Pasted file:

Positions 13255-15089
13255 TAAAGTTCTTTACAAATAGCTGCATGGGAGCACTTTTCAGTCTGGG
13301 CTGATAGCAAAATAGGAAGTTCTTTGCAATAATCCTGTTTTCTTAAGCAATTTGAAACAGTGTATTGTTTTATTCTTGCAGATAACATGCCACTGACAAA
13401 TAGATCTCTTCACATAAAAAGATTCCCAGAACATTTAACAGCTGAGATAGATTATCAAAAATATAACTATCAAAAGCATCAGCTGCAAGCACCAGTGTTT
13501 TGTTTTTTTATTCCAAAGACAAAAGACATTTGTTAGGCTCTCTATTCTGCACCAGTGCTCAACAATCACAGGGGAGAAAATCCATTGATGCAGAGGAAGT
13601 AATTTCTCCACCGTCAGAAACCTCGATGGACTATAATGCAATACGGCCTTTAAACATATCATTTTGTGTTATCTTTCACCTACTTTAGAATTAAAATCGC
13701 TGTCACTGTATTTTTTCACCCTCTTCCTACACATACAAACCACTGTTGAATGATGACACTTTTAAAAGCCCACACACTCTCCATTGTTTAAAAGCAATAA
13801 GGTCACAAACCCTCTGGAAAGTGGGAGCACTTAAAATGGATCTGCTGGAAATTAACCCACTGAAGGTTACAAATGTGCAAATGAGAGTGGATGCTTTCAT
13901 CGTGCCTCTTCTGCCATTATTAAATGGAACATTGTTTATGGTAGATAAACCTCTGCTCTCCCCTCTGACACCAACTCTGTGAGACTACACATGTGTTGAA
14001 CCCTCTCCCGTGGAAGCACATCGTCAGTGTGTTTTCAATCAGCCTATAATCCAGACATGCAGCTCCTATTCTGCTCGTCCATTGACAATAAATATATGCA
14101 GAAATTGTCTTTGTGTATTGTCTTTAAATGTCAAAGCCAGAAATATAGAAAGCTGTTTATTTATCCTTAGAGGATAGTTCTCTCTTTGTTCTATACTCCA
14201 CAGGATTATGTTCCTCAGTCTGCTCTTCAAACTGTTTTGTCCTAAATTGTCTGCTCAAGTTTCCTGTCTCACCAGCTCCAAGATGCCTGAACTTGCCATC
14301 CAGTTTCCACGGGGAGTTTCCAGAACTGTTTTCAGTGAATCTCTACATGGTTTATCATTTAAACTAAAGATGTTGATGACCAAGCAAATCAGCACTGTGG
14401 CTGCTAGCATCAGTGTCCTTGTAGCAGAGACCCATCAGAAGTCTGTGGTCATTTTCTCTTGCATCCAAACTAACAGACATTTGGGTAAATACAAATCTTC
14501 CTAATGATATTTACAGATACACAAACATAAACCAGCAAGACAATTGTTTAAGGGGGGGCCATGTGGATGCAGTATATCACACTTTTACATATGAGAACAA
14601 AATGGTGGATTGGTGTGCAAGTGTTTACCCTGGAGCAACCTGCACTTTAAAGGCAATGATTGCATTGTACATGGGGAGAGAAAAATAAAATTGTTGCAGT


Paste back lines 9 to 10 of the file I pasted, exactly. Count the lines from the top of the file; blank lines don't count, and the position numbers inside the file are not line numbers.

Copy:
13901 CGTGCCTCTTCTGCCATTATTAAATGGAACATTGTTTATGGTAGATAAACCTCTGCTCTCCCCTCTGACACCAACTCTGTGAGACTACACATGTGTTGAA
14001 CCCTCTCCCGTGGAAGCACATCGTCAGTGTGTTTTCAATCAGCCTATAATCCAGACATGCAGCTCCTATTCTGCTCGTCCATTGACAATAAATATATGCA